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The opportunity for advanced nuclear energy to restore and protect local energy jobs in communities where coal plants are closing is a big topic right now, encouraged by some exciting announcements from U.S. nuclear developers. Good Energy is looking at the social dimensions of this opportunity, and our new policy report spotlights how the federal government, nuclear developers, and coal plant owners all have a part to play in supporting the environmental justice communities that live in and around retired and retiring coal plants. Plus, we’re sharing our results live with West Virginia state lawmakers next Tuesday at a public webinar on coal-to-nuclear repowering. Read on to register!

GEC Report Finds 80 Coal Plant Sites Suited for Repowering with Nuclear


Some U.S. environmental justice communities have historically benefited from jobs in mining coal and running coal plants. But as these plants close, the communities are getting left behind and continue to experience legacy effects of air, land, and water pollution. Policymakers, nuclear developers, and coal plant owners need to ramp up their engagement to help these communities prosper in a rapidly transitioning energy system. Small modular reactors (SMRs) are one option for providing cleaner energy and comparable jobs to communities around the country.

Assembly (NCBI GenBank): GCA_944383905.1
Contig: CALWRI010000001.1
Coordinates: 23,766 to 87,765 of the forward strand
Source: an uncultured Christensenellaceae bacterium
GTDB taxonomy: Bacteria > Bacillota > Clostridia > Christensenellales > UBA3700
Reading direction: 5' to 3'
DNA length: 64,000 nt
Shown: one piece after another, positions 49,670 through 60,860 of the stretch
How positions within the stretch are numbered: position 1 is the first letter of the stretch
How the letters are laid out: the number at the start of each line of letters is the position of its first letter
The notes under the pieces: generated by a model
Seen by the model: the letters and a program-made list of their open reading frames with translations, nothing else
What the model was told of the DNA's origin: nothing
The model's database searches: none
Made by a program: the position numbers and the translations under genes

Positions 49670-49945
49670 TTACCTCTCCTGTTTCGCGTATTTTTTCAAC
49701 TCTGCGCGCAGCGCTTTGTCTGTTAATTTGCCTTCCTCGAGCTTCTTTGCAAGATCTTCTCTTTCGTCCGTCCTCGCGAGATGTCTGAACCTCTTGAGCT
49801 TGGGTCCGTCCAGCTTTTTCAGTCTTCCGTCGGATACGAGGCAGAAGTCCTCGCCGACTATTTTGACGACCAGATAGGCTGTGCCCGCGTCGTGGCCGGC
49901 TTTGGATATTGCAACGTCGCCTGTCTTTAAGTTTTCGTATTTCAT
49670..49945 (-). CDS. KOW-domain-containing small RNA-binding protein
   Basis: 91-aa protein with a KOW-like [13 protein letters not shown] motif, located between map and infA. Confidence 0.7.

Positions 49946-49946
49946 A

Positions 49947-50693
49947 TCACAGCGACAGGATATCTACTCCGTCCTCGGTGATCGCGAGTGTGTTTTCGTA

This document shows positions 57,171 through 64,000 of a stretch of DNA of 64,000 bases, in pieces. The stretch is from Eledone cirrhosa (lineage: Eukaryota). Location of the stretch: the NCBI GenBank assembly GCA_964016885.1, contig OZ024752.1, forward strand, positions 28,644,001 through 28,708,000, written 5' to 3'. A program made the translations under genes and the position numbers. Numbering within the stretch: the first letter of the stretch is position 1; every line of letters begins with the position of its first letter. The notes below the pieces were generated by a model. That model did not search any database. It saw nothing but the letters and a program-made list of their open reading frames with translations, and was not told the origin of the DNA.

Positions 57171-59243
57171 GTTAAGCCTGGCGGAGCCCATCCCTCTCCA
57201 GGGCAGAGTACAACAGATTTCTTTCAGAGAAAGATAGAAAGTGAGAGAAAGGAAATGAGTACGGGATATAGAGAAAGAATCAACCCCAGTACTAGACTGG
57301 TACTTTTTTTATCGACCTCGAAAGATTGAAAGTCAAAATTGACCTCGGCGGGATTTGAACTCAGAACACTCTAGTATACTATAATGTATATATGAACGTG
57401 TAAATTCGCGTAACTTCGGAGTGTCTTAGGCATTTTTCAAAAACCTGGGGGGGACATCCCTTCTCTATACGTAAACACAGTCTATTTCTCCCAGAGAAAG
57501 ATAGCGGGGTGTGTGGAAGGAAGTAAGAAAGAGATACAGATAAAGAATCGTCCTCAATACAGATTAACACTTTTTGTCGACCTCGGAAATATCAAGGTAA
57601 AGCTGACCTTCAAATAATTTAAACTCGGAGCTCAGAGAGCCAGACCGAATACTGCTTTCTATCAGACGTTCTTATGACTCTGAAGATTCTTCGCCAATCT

With data from our friends at the University of MIchigan’s Fastest Path to Zero initiative, we analyzed the 300-odd U.S. coal plants where units have retired since 2010 or will retire by 2045. When we removed sites with environmental hazards, state nuclear restrictions, and generation of either too much or too little power, we found as many as 80 sites that make the most sense to explore repowering with advanced nuclear energy. 

Check out the full report to see how many of these sites are in your state, and let us know what you think!

West Virginia Takes Another Look at Nuclear

On Tuesday, Jan. 18, Jessica is presenting on how advanced nuclear energy could work for West Virginia. The state’s long ties to coal made local leaders wary of nuclear energy and contributed to several statewide restrictions against building nuclear plants. Now, however, some state lawmakers are giving nuclear a second look. Several of them will speak at the information session hosted by the Ohio River Valley Institute, West Virginia Rivers, West Virginia Climate Alliance, and the West Virginia University College of Law Center for Energy and Sustainable Development. The program will run live for the public from 6:00 pm – 7:15 pm ET.

Register here: Feasibility of Advanced Nuclear in West Virginia

Jessica on What a Progressive Approach to Nuclear Looks Like

Jessica hit the Canadian podcast airwaves over the weekend to share more about her scholastic path to nuclear, the collective’s origin story, the big takeaways of our coal-to-nuclear report, and what industry needs to do—and not just say—to change public perception on nuclear. 

Listen to Jessica in conversation with “The Rational View” host Al Scott 

Let’s do this!

—Good Energy Collective

Good Energy Collective is making the progressive case for nuclear energy in a just, climate-friendly future. We invite you to chip in if you are able and share broadly with your networks.

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